[00:08:16] I’m such an idiot. I’m so sorry. I cannot believe I’m so stupid. I’m so blah, blah, blah. And so I’m like, Oh, is that mindset? And then, you know, starting to work with the thoughts, but well, they can’t even access those thoughts. Oh, what it is is they’re, they’re literally entering into a stress response. And when you are in that stress response, you can’t think straight.

[00:08:35] They’re not able to come up with https: otter. ai

[00:08:45] They often have greater success, or sometimes what even happens is because they regulate themselves, they’re like, Oh, it doesn’t matter, or either. And then when you have sometimes that lightness. That’s, that’s when the strategies work. That’s when all of a sudden, Oh, I remember now because I don’t have that same intensity.

[00:09:05] That’s how it all, it’s sort of all married together and intertwined and yeah. So that’s, I, I love it.

[00:09:13] Tracy Hoth: Well that, okay. I’m not going to wait to ask this question. So when you’re in that stress response. And you can’t even remember to use the tools to remember what you were trying to remember, whatever.

[00:09:27] Yeah. How do you, or is there a difference in using the tools then to lower your, your nervous system or to regulate your nervous system?

[00:09:37] Leah Davidson: Yeah. So I always like to say to people, it’s like when you go into a stress response, you, there’s a little bit of juice there. That little bit of juice you want to use to regulate yourself, but you’re not going to be able to come up with those tools. if you have not been practicing them over and over and over. I think that’s the biggest challenge is people make this assumption that, Oh, okay, when I have a stress response, I know that say breathing, we know that breathing is often a way to help people calm down.

[00:10:11] It is, but it doesn’t work very well when you’re in the middle of a crisis. and you try to breathe. It works much better if part of your daily routine as you’ve been practicing breathing, you’ve used breathing multiple times at different levels of, you know, of when you’ve been heightened so that when you are at the peak time of height, this is a very well worn path that you’re using.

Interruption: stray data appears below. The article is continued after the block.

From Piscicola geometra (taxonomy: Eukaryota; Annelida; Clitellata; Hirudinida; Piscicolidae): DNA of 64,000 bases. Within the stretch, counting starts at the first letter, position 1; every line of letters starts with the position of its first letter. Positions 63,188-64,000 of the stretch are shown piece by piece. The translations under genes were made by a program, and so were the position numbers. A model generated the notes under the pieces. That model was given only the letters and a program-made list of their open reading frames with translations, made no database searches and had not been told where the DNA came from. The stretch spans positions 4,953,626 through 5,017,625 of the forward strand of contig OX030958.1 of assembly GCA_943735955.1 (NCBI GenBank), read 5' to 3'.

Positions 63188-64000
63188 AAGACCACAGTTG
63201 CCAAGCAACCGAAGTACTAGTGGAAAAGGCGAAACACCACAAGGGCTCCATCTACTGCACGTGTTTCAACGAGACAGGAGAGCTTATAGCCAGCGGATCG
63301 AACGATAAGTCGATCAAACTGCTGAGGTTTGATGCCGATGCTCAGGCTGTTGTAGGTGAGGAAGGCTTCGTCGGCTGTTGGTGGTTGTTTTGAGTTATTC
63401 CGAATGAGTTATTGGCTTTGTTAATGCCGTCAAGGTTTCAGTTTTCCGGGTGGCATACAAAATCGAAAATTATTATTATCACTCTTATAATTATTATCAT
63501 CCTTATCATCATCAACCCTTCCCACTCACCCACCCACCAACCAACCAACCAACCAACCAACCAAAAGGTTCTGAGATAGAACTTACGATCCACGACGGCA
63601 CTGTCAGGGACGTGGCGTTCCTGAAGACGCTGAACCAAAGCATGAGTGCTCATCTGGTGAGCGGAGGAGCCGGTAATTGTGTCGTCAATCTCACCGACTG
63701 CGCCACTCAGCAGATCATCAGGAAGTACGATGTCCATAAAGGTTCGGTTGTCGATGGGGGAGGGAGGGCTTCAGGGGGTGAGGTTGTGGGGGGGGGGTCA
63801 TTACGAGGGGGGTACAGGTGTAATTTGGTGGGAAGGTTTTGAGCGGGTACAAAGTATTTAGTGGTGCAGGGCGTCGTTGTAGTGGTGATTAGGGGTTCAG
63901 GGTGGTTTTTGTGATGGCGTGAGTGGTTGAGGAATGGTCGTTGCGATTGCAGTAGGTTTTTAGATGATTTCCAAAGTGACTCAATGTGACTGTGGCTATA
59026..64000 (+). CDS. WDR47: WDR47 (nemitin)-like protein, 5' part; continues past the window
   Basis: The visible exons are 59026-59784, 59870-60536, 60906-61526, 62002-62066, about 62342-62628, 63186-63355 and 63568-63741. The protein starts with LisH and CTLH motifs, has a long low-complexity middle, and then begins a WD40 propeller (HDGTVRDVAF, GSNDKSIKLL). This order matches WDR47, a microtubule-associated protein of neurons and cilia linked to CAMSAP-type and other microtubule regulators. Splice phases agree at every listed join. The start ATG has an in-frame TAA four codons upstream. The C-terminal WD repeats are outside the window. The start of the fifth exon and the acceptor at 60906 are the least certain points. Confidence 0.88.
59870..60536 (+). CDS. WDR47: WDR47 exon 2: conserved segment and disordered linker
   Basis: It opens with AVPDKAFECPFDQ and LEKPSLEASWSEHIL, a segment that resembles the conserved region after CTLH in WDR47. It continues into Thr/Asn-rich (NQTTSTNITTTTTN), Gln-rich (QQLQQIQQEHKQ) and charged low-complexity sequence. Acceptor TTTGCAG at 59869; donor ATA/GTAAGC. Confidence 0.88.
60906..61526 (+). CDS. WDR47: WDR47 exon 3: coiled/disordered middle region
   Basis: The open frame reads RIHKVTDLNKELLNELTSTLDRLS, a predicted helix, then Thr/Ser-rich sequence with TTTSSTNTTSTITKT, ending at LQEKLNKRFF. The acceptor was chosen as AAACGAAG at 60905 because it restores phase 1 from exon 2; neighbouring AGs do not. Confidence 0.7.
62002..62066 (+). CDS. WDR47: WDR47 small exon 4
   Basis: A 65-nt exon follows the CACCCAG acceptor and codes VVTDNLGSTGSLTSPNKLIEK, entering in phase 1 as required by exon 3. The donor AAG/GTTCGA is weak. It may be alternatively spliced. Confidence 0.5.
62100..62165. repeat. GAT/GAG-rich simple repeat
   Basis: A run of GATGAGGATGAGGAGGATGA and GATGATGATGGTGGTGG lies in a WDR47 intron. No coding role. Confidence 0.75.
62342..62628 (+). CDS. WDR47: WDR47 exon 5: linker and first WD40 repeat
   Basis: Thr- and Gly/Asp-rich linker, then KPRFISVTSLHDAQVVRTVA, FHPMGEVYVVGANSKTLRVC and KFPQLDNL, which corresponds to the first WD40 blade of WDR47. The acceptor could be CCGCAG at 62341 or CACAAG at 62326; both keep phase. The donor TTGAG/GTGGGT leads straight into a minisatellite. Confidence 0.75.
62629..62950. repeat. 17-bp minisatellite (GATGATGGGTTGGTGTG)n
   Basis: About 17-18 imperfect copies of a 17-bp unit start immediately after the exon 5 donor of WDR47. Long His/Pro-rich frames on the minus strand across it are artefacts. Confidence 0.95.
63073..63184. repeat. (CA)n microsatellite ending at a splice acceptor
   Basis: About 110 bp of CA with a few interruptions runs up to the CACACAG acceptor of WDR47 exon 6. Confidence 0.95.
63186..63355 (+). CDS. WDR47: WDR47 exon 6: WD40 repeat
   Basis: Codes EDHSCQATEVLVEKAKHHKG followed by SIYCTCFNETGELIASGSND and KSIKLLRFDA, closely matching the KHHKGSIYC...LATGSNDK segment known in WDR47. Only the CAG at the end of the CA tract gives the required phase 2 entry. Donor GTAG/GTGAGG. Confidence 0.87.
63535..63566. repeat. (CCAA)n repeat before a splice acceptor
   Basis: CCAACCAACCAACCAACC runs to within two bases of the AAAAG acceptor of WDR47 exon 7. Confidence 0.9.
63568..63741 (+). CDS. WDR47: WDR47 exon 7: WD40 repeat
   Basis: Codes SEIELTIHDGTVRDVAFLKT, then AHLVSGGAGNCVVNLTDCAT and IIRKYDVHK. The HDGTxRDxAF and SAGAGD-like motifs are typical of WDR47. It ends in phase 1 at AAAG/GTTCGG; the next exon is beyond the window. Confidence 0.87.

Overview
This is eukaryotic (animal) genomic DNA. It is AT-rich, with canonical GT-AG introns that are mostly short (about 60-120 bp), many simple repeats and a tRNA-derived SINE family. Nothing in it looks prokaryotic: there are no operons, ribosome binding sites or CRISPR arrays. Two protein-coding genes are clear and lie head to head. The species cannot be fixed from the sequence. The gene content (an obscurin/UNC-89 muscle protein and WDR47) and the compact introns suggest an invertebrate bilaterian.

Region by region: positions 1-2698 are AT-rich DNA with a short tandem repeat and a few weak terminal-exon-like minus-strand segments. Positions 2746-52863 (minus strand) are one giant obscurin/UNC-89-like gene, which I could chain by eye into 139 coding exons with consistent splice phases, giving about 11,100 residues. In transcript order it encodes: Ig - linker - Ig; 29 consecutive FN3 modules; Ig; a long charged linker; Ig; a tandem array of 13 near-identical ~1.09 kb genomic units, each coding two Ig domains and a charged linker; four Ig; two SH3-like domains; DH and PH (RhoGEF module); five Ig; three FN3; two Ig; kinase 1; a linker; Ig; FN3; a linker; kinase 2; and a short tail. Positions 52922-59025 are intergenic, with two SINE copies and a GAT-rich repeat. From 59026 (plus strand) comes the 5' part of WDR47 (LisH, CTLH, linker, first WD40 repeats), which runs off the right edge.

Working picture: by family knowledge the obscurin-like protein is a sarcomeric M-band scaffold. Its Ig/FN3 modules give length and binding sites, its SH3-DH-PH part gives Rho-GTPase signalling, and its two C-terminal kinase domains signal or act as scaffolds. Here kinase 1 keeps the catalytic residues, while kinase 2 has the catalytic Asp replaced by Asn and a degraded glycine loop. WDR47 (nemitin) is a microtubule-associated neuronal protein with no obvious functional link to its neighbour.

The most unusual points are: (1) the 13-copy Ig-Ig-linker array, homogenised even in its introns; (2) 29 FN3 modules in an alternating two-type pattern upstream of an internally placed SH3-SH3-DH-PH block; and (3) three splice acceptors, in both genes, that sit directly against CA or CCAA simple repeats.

[00:10:38] I like using the example of just like a pilot. A pilot who gets ready to fly is at the beginning going to go over like what are the emergency procedures and they go through and the checklists that they have to make sure they are very, very well trained. They have, you know, thousands of hours and they continue to have that practice.

[00:11:01] You don’t want to be in a plane where something goes wrong and the pilot turns to the co pilot and was like, I think it’s like probably in the manual, where, where is that? Can you look up what we’re supposed to do? No, it needs to be, I have practiced for this moment literally thousands of times and this is what I know I need to do.

[00:11:22] I think that that’s, that’s why it’s so important that when we look at the nervous system, it’s not just about. In the moment. It’s almost more important what we’re doing on a daily basis in preparation for in the moment.

[00:11:38] Tracy Hoth: Yes. So you spoke in organized life academy and that’s, there was two things that really stood out.

[00:11:43] That was one of them. How do we practice that at the top of every hour? What do we tie it to, to make us practice this? Process routine procedure. And so that was really good. And what was the other thing? Oh, the other thing was when you practicing this and working on these things will help you no matter what now to the degree at which it will help depends on the physical parts of what you’re experiencing.

[00:12:16] Or how do you say that? The medical?

[00:12:18] Leah Davidson: Yeah. Physiologically what’s happening. Yeah.

[00:12:21] Tracy Hoth: Yeah. But that was so key. It’s beneficial for all of us to be doing this work.

[00:12:27] Leah Davidson: Yeah. Yeah. It’s foundational. Like I always say that it’s kind of like we’re building a house. Most of us want to talk about like what kind of pillows and blankets and furniture and what my plates and my kitchen, my glasses, we want to talk about that.

[00:12:41] But we do have to talk about what is the foundation of your house. Like, and that’s the non sexy parts of building a house, you know, looking at the, I don’t even know how they do it, but I just know you need to have a good foundation. Again. And the nervous system stuff, I think is the foundation we, we have to have, we have to be working on it.

[00:13:02] Sometimes it’s boring. That’s why the things like some very fundamental basics of sleep and exercise and getting sunlight and nutrition. Like these are things that everyone is sort of saying like, yeah, I know, I know, but it’s hard, like it’s simple, but not easy. It’s hard to implement all those things, but those are some of the foundations And then we have to get the frame of the house up.

[00:13:27] We’re still not out picking our scented candles and our picture frames. We’re, we still have to have like the frame of the house, which is going to be even more practice. So maybe that’s going to include like a breath work practice on a daily basis or a meditation practice on a daily basis. So there’s going to be other things that we want to integrate in our routine to help build our house.